Taxon constraints in OWL

A number of years ago, the Gene Ontology database included such curiosities as:

  • A slime mold gene that had a function in fin morphogenesis
  • Chicken genes that were involved in lactation

These genes would be pretty fascinating, if they actually existed. Unfortunately, these were all annotation errors, arising from a liberal use of inference by sequence similarity.

We decided to adopt a formalism specified by Wacek Kusnierczyk[1], in which we placed taxon constraints on classes in the ontology, and used these to detect annotation errors[2].

The taxon constraints make use of two relations:


You can see examples of usage in GO either in QuickGO (e.g. lactation) , or by opening the x-taxon-importer.owl ontology in Protege. This ontology is used in the GO Jenkins environment to detect internal consistencies in the ontology.

The same relations are also in use in another multi-species ontology, Uberon[3].


In uberon, the constraints are used for ontology consistency checking, and to provide taxon subsets – for example, aves-basic.owl, which excludes classes such as mammary gland, pectoral fin, etc.

Semantics of the shortcut relations

In the Deegan et al paper we described a rule-based procedure for using the taxon constraint relations. This has the advantage of being scalable over large taxon ontologies and large gene association sets. But a better approach is to encode this directly as owl axioms and use a reasoner. For this we need to use OWL axioms directly, and we need to choose a particular way of representing a taxonomy.

Both relations make use of a class-based representation of a taxonomy such as ncbitaxon.owl or a subset such as taxslim.owl.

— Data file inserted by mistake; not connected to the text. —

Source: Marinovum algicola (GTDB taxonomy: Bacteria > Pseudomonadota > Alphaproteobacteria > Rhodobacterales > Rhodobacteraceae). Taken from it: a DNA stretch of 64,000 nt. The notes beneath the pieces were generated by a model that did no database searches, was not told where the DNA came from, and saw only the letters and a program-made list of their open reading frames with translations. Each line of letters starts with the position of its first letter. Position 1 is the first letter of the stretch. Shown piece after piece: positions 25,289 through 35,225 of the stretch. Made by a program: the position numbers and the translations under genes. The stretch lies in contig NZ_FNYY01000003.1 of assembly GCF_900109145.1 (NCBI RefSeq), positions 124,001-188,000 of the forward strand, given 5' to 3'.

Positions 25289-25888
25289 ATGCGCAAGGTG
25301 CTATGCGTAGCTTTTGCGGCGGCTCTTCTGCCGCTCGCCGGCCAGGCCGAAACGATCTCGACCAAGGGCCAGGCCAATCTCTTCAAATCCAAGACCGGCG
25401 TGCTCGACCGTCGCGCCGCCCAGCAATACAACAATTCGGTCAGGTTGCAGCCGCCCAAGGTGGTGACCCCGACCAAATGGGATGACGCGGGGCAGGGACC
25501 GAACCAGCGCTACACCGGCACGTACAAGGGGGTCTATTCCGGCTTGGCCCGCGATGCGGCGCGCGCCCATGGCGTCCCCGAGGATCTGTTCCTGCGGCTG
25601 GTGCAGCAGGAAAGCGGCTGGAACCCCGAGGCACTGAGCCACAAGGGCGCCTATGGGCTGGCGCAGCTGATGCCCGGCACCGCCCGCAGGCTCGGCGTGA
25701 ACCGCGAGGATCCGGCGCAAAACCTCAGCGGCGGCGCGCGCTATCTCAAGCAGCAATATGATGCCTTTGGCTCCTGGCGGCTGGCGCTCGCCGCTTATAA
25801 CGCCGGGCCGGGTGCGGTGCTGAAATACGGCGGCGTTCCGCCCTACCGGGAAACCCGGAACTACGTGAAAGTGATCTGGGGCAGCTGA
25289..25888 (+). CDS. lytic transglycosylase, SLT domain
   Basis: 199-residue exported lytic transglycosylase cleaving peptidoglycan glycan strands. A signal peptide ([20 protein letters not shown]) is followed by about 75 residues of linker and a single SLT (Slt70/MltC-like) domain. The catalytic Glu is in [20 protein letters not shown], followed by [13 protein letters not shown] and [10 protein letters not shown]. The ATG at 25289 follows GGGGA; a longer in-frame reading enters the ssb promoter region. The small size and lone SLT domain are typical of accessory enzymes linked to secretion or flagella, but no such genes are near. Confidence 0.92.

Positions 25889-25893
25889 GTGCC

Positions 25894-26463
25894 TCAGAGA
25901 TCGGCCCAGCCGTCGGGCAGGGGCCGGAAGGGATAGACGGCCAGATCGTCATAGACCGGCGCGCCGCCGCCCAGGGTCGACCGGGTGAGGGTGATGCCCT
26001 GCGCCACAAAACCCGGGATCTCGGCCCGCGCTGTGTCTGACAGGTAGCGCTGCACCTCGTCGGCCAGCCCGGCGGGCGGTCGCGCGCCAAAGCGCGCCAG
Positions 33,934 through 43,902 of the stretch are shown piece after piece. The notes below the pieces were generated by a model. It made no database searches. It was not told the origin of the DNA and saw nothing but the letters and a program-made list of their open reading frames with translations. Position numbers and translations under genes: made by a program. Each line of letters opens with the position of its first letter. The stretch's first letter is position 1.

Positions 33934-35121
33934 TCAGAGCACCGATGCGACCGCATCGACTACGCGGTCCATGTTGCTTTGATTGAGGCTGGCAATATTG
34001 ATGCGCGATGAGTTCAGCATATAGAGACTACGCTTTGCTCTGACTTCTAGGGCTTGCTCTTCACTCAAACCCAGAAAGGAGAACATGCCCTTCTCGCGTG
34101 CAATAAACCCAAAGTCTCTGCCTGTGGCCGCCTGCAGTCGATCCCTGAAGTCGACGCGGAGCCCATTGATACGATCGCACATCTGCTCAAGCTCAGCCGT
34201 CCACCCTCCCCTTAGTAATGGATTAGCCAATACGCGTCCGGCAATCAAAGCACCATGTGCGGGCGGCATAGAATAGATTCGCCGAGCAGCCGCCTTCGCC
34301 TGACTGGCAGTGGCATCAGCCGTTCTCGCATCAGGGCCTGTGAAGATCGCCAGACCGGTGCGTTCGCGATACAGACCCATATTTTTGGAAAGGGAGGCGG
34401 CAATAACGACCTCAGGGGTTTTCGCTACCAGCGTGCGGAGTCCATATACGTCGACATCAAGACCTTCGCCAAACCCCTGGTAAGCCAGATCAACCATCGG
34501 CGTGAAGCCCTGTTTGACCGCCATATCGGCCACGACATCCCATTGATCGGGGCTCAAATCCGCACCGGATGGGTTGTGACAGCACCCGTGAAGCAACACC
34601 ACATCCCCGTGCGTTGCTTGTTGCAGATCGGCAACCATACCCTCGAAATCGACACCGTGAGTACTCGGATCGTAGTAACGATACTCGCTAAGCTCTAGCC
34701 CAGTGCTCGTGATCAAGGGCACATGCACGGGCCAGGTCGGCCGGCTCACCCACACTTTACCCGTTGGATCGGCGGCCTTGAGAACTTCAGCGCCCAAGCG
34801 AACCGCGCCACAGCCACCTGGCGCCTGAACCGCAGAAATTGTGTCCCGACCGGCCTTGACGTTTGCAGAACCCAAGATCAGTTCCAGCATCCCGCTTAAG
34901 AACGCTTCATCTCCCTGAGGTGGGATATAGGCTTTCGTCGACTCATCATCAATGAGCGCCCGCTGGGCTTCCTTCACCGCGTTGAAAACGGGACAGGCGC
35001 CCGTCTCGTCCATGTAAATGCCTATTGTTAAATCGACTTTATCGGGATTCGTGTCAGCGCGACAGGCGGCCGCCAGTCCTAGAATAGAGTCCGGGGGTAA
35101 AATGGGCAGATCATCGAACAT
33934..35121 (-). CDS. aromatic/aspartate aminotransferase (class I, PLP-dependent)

We can treat the taxon constraint relations as convenient shortcut relations which ‘expand’ to OWL axioms that capture the intended semantics in terms of a standard ObjectProperty “in_organism”. For now we leave in_organism undefined, but the basic idea is that for anatomical structures and cell components “in_organism” is the part_of parent that is an organism, whereas for processes it is the organism that encodes the gene products that execute the process.

In fact there are two ways to expand to the “in_organism” class axioms:

The more straightforward way:

?X only_in_taxon ?Y ===> ?X SubClassOf in_organism only ?Y
?X never_in_taxon ?Y ===> ?X SubClassOf in_organism only not ?Y

To achieve the desired entailments, it is necessary for sibling taxa to be declared disjoint (e.g. Eubacteria DisjointWith Eukaryota). Note that these disjointness axioms are not declared in the default NCBITaxon translation.

A different way which has the advantage of staying within the OWL2-EL subset:

?X only_in_taxon ?Y ===> ?X SubClassOf in_organism some ?Y
?X never_in_taxon ?Y ===> ?X DisjointWith in_organism some ?Y

This requires all sibling nodes (A,B) in the NCBI taxonomy to have a
General Axiom:

in_organism some ?A DisjointWith in_organism some ?B

These general axioms are automatically generated and available in taxslim-disjoint-over-in-taxon.owl

Taxon groupings

GO also makes use of taxon groupings – these include new classes such as “prokaryotes” which are defined using UnionOf axioms.. They are available in go-taxon-groupings.owl.

Taxon modules

One of the uses of taxon constraints is to build taxon-specific subsets of ontologies. This will be covered in a future post.


  1. Waclaw Kusnierczyk (2008) Taxonomy-based partitioning of the Gene Ontology, Journal of Biomedical Informatics
  2. Deegan Née Clark, J. I., Dimmer, E. C., and Mungall, C. J. (2010). Formalization of taxon-based constraints to detect inconsistencies in annotation and ontology development. BMC Bioinformatics 11, 530
  3. Mungall, C. J., Torniai, C., Gkoutos, G. V., Lewis, S. E., and Haendel, M. A. (2012) Uberon, an integrative multi-species anatomy ontology Genome Biology 13, R5.